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Old 06-16-2014, 08:01 AM   #1
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Rear sway bar & high lift jack

I'm about to finalize my build sheet and I have two more questions for y'all:

First, what are the benefits/disadvantages of the Rear sway bar? (We're getting a loaded eb350).

Secondly, we plan on doing a lot of off-pavement camping in Baja and the American west. But we're not rock-crawlers. Should we carry the high lift jack?



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Old 06-16-2014, 08:33 AM   #2
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Re: Rear sway bar & high lift jack

a rear sway will help with on road handling and since you dont plan on serious off roading like rock crawling, it shouldnt hinder with your off road abilities. my van didnt have one to start off with, but i rounded one up from a f350 at a salvage yard and im glad i did. helped quite a bit with on road stability. keep in mind my rig is a quigley...know for swimming at high speeds on freeway. also keep in mind, they do make swaybar setups with detachable end links so that you can have a sway while on pavement, then quickly disconnect it for off road use. a few of the members here have them and can further eloborate.

as far as a highlift jack, it can never hurt to have options when stuck a long ways from pavement. i dont currently have one, but will, along with quite a bit of other recovery equipment. i got stuck in snow back in april and had to walk 6 miles back to camp in pouring rain then drive 20 miles into town to get a recovery vehicle. the money i spent on getting unstuck could have got me some good recovery gear. live and learn...or listen to others that have done it wrong before you...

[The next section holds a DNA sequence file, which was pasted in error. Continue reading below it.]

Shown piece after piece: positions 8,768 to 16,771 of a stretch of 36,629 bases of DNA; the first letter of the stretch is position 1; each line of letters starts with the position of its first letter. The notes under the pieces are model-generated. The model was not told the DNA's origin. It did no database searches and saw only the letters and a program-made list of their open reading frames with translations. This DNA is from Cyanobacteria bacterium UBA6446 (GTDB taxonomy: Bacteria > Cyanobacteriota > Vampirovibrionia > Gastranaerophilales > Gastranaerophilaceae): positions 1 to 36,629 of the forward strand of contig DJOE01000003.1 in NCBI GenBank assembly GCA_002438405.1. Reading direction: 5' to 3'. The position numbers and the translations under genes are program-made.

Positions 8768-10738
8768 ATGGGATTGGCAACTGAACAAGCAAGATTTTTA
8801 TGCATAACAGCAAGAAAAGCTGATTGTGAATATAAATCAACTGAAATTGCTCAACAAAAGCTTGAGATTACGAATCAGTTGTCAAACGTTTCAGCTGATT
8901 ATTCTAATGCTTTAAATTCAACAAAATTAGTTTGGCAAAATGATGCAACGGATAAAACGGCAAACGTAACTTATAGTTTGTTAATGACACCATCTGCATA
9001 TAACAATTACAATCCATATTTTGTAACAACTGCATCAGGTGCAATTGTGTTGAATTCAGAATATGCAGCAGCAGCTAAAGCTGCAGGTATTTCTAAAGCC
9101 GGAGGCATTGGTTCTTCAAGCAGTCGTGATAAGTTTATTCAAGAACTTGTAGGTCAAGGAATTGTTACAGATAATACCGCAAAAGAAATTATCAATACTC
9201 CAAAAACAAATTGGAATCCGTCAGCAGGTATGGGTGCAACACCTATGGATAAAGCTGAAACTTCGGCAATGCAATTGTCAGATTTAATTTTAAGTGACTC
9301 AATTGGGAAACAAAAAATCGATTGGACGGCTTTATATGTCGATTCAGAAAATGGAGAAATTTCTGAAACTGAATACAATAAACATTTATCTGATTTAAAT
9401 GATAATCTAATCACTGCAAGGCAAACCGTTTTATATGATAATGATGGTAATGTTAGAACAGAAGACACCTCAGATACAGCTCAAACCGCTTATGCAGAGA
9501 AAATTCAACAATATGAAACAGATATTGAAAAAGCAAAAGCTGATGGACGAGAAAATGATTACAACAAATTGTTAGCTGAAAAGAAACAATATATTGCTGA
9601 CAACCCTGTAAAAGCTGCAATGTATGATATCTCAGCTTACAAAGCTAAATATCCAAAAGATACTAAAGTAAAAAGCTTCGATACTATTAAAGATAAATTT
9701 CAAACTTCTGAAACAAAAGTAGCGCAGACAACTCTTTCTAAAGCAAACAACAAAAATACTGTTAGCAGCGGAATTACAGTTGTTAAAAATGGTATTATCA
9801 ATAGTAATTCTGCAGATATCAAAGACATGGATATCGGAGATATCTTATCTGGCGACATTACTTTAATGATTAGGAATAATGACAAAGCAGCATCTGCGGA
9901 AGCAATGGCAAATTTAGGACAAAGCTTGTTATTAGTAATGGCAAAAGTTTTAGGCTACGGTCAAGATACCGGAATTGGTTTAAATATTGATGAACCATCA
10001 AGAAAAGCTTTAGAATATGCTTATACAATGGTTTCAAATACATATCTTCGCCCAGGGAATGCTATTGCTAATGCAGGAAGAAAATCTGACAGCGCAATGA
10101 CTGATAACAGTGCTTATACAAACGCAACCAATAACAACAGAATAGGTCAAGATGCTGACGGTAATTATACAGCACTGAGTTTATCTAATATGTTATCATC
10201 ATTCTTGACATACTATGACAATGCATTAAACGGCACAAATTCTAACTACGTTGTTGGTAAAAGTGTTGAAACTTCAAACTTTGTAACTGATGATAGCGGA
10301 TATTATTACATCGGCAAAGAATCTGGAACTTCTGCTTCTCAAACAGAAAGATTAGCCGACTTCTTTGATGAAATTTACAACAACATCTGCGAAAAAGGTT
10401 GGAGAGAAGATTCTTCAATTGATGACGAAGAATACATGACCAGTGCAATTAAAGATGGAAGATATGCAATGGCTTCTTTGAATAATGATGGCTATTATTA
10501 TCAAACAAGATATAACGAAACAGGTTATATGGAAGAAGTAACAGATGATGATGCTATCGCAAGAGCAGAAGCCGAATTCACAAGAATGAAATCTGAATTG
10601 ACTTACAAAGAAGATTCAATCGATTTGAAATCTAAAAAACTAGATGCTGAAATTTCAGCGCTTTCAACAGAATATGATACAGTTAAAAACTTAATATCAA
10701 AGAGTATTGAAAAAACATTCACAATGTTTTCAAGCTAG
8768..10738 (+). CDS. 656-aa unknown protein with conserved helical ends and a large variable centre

"understeer is when you hit the wall with the front of your car, oversteer is when you hit the wall with the rear of your car, horsepower is how hard your car hits the wall, and torque is how far your car moves the wall."
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Old 06-16-2014, 08:38 AM   #3
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Re: Rear sway bar & high lift jack

Yes...if you drop a wheel into a hole or get a flat tire and can't get a bottle jack under an axle, you'll be happy you have a High Lift jack. It can also come in handy if you drop the front end into a ditch and need to be winched out backwards since the High Lift jack can be used as a manual (but slow) horizontal winch. Get it mounted outside so that it isn't taking up precious interior space.
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Old 06-16-2014, 08:48 AM   #4
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Re: Rear sway bar & high lift jack

Rear swaybar: Yes

Hi-Lift: Depends
Are you planning to use it for tire repair , extraction, or both? My opinion, is that it is an extremely dangerous piece of equipment for either scenario and should be used as a last resort. How many times are you going to need it when you are on level ground with a firm base?

My first choice for tire repair is a good plug kit and air compressor. Second, a tall hydraulic jack, and third, the hi-lift.